Electric car revolution

The struggle to convince a skeptical industry… and the world… that electric vehicles are not only technologically viable, but the planet’s only hope in the face to rising oil demand, declining petroleum  production and concerns over the environmental impact of rising CO2 levels… officially ended on January 13, 2008.

It happened in Cobo Hall in downtown Detroit when the Co-Chairman and CEO of General Motors announced to a stunned media that the world cannot produce enough oil to meet rising demand – a phenomenon known as “peak oil”.

The impact of Wagoner’s remarks at the opening of the 2008 North, American International Auto Show (NAIAS) carried around the planet. Down in Australia, the Sydney Morning Herald carried the following headline on January 15, 2008: “Time’s up for petrol cars, says GM chief.”

The article opens with, “The world’s biggest car maker, General Motors, believes global oil supply has peaked and a switch to electric cars is inevitable.”

Electrically powered cars have many advantages. First of all the power train has only one moving part; the electric motor. It gets better; there is no oil to filter or change, no coolant, no water pumps to wear out, no radiators to corrode, no hoses to leak, no spark plugs to change, no cap or rotor, no coil, no timing belts, pulleys or chains, no fan belts, no fans, no alternator, no air filter, no EGR or exhaust gas sensor or exhust, no air mass sensors, no coolant temp sensors (all of which fail) and best of all no gas tank or fuel pump. All of this is gone from electric only cars, all of these things are designed to wear out and cost money to replace. Yet it gets better; there is no pollution or exhaust from these silent clean cars, no warm up time, no idling needed, and you could theoretically recharge from any standard 110volt outlet, though 220volts would be more efficient.


You could generate the electricity needed from your own Photo Voltaic collectors.

If there were electrically powered cars available today at a reasonable cost, would you buy one? I know I would.

While my Honda Insight hybrid regularly gets 60mpg from 1999 technology, I would purchase an EV in a heartbeat


Why are there no production electric cars available today? For those of you that have seen the movie “Who Killed the Electric Car”, some reasons were explained. All politics aside, the main reasons are; cost, and weight.  Right now because of limited research due to lack of funding and other political issues, and due to limited production volumes, the battery systems are not yet light enough and powerful enough for the full electric car.  On the bright side, battery technology is still maturing. While the cost for the batteries needed by most any electric vehicle is prohibitive today, it will not take long for those costs to come down, once demand goes up and economy of scale, kick in.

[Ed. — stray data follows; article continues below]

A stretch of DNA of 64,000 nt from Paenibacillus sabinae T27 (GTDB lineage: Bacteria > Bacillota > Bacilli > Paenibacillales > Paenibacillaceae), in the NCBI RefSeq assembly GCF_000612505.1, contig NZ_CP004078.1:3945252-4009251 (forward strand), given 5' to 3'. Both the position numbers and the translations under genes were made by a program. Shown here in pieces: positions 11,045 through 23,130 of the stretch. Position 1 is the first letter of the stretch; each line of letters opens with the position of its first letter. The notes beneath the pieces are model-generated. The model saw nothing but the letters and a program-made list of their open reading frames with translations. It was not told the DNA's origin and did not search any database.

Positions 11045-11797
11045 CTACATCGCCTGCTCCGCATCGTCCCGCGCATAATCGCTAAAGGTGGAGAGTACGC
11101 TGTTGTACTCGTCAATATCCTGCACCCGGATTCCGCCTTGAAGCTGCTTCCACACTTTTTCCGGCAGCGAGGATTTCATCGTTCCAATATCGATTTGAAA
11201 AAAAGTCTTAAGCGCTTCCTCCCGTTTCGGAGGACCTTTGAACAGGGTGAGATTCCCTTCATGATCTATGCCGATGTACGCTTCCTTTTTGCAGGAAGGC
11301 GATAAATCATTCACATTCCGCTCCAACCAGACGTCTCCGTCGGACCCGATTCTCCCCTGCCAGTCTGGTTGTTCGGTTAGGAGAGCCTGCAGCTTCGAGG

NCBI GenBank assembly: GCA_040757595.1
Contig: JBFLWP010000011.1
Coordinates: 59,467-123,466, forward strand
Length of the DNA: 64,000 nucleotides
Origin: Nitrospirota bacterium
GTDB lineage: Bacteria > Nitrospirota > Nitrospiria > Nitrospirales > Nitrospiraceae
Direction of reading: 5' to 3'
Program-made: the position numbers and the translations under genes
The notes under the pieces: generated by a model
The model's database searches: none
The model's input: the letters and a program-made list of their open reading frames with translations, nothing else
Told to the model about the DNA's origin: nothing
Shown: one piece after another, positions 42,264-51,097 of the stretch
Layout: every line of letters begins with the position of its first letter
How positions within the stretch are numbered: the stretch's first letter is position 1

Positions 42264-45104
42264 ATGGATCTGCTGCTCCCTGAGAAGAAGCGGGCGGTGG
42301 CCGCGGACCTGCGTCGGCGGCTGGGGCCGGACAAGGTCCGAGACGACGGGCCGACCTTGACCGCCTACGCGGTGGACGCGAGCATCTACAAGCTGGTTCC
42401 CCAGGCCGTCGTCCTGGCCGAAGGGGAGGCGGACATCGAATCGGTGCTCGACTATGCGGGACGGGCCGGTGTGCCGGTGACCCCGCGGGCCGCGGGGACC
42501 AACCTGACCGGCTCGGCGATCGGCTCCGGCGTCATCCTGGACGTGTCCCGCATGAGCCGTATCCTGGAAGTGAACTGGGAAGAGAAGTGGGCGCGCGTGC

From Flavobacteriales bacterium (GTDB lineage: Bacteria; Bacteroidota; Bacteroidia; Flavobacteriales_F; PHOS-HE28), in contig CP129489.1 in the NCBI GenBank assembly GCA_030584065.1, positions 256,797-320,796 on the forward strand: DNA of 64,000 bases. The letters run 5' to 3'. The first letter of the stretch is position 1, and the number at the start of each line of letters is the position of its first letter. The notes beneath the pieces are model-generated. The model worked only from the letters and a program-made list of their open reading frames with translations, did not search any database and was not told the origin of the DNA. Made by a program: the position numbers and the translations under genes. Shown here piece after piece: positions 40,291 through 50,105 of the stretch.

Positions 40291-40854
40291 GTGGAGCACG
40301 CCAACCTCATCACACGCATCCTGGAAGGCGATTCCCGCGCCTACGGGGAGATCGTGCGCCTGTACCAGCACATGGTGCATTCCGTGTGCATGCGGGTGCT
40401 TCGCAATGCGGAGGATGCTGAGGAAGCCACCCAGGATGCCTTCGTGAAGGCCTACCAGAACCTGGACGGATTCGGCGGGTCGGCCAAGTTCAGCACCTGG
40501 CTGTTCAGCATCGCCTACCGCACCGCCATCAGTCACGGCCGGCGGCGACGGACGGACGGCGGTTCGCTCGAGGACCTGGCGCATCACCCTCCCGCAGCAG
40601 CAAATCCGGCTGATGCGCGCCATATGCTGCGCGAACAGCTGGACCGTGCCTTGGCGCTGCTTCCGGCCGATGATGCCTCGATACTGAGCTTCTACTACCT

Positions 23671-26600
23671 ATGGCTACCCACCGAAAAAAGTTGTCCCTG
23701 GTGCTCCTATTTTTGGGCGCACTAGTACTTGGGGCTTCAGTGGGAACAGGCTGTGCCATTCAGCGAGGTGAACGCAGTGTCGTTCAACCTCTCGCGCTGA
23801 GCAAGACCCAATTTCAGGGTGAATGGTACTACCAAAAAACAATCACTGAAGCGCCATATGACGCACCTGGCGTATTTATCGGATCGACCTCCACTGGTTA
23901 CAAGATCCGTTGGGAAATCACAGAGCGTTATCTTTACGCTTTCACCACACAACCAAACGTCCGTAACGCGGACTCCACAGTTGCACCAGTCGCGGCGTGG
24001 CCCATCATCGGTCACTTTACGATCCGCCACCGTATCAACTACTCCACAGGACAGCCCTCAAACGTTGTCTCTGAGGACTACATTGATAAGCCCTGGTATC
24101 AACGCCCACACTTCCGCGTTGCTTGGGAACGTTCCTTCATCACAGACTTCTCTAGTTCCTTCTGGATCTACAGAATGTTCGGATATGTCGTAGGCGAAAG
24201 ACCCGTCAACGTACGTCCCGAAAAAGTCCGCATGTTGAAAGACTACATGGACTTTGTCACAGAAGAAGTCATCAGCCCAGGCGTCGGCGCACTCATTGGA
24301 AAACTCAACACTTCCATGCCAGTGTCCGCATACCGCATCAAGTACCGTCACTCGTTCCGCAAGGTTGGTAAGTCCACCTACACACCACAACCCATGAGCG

There is immense pressure to develop low cost lightweight batteries. As these become available, the range of production electric vehicles will go up. It may well be this year that you see “plug-in hybrids” (cars with both an electric system and a gasoline motor) where you plug them in to top-up the batteries, and next year full electrics for the masses. It is only a matter of time. We cannot afford to continue to extract oil, fight oil wars, pollute the oceans, and the air. Besides do you really think the developing countries really want to repeat the American experiment of congestion, pollution, and waste?

Already announcements for new models from Volvo, GM and Toyota will offer hybrid vehicles that can drive in electric only mode for 20, 40 and 60 miles. This is the crucial beginning, for each of these cars uses special batteries to bring about the pollution saving silent running mode. Toyota Prius owners all know what a pleasure it is to sneak up on someone in their cars, using only electricity, soon many other automobile manufactures will offer these hybrids…

I was able to ride in an electric car twice last year. A friend has an older electric pickup, which can barely make the trip from Marlboro to Brattleboro and back, (due to old batteries) and a newer Toyota Echo specially modified by a guy in Montpelier named Steve Miracle.

At any rate the Echo, was completely indistinguishable from a regular car inside the cabin and outside, except for the complete lack of engine noise as we took off. Acceleration was normal to brisk, and the handling was improved by the placement of the battery packs.

Many car companies have electric models in their line up, planned or in production.

Let’s get on with it!

Daniel Hoviss

Putney VT